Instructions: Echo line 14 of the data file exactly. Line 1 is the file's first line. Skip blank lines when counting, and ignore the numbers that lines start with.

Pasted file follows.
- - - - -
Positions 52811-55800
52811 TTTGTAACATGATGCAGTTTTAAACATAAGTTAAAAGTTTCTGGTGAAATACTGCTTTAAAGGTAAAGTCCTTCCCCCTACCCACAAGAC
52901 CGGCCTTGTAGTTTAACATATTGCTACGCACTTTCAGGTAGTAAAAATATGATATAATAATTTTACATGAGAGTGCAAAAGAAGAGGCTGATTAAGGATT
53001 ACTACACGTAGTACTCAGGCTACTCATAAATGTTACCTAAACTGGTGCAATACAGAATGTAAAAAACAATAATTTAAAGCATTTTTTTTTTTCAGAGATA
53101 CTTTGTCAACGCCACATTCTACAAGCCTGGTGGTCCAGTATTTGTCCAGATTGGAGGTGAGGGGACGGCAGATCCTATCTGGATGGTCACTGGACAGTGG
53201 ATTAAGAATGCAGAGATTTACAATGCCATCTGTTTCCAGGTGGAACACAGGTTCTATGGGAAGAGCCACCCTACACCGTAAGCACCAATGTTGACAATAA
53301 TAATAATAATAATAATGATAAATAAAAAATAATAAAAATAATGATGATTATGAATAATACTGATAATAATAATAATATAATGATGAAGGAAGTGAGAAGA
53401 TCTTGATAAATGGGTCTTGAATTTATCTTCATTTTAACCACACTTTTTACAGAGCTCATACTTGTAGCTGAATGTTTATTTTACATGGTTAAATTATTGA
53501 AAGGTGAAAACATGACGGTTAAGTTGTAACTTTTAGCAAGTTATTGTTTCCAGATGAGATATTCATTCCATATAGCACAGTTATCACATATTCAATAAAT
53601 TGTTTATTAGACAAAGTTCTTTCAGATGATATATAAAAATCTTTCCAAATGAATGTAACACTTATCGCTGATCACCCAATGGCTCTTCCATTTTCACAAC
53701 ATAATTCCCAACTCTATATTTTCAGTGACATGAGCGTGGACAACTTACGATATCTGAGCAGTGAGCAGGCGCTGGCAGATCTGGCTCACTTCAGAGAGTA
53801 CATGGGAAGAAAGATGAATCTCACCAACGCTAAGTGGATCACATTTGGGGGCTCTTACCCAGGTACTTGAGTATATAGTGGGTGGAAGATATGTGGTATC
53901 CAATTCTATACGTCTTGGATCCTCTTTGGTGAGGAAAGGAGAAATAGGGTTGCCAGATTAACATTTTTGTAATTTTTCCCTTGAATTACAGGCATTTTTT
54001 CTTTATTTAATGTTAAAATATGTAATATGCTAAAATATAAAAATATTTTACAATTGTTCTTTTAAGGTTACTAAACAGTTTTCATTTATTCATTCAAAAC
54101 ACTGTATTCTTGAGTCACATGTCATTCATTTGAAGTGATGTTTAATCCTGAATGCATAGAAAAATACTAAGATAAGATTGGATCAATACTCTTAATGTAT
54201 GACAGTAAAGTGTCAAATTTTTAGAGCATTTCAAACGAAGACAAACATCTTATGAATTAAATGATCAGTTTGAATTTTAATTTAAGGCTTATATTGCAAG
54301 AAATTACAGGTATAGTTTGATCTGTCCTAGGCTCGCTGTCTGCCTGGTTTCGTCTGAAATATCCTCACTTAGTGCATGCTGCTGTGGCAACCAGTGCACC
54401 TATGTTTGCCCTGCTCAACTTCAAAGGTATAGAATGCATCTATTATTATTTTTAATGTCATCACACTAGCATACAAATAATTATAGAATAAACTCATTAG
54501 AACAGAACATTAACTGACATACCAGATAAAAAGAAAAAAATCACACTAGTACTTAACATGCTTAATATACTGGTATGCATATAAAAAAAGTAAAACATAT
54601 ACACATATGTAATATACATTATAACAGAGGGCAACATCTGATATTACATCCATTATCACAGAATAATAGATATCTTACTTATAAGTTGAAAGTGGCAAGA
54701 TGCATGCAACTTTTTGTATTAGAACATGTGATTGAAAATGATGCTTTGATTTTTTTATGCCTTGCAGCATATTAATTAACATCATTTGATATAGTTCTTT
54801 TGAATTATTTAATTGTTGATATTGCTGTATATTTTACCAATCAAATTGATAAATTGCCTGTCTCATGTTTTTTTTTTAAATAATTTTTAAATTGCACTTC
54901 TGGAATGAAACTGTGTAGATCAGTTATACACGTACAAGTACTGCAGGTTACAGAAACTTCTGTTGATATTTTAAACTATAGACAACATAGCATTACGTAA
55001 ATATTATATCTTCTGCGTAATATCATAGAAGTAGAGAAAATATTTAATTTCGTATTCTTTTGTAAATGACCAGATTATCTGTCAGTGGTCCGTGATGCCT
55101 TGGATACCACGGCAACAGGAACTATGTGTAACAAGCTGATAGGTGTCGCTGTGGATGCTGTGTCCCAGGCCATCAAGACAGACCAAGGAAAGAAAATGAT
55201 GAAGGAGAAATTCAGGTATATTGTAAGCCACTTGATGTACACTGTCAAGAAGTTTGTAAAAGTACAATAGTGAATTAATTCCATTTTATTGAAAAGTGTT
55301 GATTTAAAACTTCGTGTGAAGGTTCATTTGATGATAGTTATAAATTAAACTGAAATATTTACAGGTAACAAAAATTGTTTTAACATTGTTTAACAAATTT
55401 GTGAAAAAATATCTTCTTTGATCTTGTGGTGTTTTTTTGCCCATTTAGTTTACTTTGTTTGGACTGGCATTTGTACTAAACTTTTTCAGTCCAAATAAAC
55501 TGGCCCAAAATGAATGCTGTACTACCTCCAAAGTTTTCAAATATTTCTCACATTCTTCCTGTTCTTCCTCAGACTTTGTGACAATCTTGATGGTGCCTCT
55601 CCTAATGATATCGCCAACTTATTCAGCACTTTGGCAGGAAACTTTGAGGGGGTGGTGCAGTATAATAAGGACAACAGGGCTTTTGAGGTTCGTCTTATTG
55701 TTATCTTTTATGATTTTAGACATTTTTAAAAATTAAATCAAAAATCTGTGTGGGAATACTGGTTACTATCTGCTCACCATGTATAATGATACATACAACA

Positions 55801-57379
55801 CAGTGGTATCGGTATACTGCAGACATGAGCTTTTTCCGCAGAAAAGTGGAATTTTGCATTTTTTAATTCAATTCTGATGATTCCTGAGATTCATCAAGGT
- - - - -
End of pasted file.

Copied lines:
54001 CTTTATTTAATGTTAAAATATGTAATATGCTAAAATATAAAAATATTTTACAATTGTTCTTTTAAGGTTACTAAACAGTTTTCATTTATTCATTCAAAAC